The last thing that anyone wants to do is punch themself in the face. With tuition rates across the country steadily increasing at an average of nine percent per year, there are few controls that students have over the financial choices of a university. However, there is plenty of control available in their own decisions.
Today, I want to share with you a story that, I hope, will convince you to heavily consider how much money you’re planning on spending to attend school. In the interest of confidentiality, I’ll refer to him as Dr. Smith.
I was under the impression that being as educated as possible would lead to great doors being opened for me, and I was right, in a way. Doors were opened for me that would have never been opened if it weren’t for the level of my collegiate education, but what I failed to see in the process of receiving my education was that the cost was simply insurmountable. After high school, I was influenced to attend a private university because it would help me to attain the prestige that I desired, so I went without any question whatsoever. Cost didn’t matter because I was convinced that a degree would get me exactly what I wanted. Once I got through the first level of college, I went to another private school to attain my master’s degree, and after that, yet another private university to attain my doctorate degree.
As far as being educated goes, I’ve done it all. I have published many works and met incredible intellectuals, but there is just one problem: I have so much debt that the only way that I will ever get out of it is by my own death. Sure, I love what I do, but the burden of the cost is so great; my wife and children live in another state, I fly back during summers, if I’m not teaching, and Christmas break. The only chair that I could find open in the subject area that I was given my expertise was here, a thousand miles from the people that I love.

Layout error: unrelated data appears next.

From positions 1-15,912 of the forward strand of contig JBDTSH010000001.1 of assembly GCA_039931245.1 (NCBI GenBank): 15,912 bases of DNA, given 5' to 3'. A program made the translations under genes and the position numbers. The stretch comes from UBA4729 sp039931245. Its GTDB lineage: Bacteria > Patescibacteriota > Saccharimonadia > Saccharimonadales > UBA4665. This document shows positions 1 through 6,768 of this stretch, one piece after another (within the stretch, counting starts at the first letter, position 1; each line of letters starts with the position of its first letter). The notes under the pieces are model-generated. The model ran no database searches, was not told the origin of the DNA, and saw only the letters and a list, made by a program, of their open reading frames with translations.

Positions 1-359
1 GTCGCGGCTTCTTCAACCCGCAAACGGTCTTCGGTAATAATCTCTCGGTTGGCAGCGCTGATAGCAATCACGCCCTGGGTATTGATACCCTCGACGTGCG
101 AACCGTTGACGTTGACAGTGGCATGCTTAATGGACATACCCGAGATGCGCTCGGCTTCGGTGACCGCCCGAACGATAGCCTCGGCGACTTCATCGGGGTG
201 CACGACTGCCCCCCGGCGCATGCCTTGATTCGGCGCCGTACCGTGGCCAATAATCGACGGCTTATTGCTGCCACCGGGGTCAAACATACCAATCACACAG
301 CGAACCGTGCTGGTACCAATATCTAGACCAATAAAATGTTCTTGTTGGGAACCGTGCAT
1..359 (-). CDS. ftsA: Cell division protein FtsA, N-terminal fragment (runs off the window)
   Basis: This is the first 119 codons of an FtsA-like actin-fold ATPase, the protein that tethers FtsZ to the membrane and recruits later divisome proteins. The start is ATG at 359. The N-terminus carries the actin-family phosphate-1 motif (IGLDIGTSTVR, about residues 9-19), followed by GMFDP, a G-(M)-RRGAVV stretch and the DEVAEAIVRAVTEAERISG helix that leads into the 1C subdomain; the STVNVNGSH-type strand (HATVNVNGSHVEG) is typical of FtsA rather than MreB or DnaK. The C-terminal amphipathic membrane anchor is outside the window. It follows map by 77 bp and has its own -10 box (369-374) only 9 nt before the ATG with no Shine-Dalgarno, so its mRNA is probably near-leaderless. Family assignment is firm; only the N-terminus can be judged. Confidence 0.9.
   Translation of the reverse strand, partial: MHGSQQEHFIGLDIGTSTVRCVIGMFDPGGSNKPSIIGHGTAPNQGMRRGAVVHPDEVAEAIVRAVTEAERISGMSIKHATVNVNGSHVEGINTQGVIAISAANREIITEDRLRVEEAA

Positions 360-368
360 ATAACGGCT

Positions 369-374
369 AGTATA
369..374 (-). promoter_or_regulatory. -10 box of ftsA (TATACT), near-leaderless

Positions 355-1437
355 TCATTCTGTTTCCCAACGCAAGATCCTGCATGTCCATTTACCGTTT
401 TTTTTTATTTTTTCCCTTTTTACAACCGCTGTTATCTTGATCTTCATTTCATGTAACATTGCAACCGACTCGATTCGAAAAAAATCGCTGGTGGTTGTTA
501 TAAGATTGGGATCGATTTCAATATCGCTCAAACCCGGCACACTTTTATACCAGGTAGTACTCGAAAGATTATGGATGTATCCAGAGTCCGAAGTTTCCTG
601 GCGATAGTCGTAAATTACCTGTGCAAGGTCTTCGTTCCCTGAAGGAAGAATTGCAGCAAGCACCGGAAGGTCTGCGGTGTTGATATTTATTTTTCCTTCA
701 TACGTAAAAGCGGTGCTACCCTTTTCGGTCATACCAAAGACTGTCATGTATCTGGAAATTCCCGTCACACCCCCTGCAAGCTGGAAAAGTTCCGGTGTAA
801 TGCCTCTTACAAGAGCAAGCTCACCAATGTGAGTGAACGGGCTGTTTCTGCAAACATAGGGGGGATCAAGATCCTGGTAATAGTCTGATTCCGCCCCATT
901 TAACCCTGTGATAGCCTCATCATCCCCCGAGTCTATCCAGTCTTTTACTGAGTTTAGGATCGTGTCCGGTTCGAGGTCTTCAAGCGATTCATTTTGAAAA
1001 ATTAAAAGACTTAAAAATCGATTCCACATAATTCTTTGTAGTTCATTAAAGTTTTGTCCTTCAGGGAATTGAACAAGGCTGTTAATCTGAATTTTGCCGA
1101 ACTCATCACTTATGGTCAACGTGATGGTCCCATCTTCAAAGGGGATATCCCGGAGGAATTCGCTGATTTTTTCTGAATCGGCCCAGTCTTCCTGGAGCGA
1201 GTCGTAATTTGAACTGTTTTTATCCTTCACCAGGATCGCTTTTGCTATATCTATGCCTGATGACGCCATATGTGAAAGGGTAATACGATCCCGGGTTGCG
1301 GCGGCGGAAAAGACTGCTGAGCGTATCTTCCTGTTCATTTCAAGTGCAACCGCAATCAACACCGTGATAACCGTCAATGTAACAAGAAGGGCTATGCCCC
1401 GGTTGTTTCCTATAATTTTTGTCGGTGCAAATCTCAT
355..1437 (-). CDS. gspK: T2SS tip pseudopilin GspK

In retrospect, my life would be much different if I didn’t have $250,000 in loans that I’ll have to pay every day of my life for the rest of my life. I love teaching, but the burden of debt is so heavy, not even my life insurance policy will cover the cost of my education once I die. I wish that there were something that I could do to change my situation, but I’m paid a teachers’ salary, even though, by many people’s standards, I am highly qualified. I wish that I had considered another path, because I honestly believe that I could have gotten exactly where I am now with more affordable degrees. Prestige only goes as far as your pride will let it, and that pride will cost people dearly.
I agree. Students in the U.S. graduate with an average of $10,000 in student loan debt. Our national student loan debt is over $850 billion, and growing at exponential rates with no sign of slowing…ever. Not only is this loan burden tough on Dr. Smith, but it’s tough on the economy. If you have an issue with the growth of the economy, listen up. Unemployment rates are higher than ever and test scores are lower than ever. We’re also spending more money on school than we ever have. Maybe we need to reconsider the way that we do things.
Dr. Smith is an incredible person. He is brilliant and intelligent, but he is stuck. The only way that he will get out of his debt is by his own death. How depressing is that? As clear-thinking students, it’s important that we consider this kind of thing before we sign a loan paper. Dr. Smith didn’t, and now he’s paying the price. I sure don’t want to be in his shoes.
Consider your future as you prepare. Don’t punch your future in the face.
Zachary Freeman is the author of Free Money Please!: The Ten-Step Guide to College Financial Aid. He can be reached by emailing firstname.lastname@example.org. Follow FMP on Twitter and Facebook!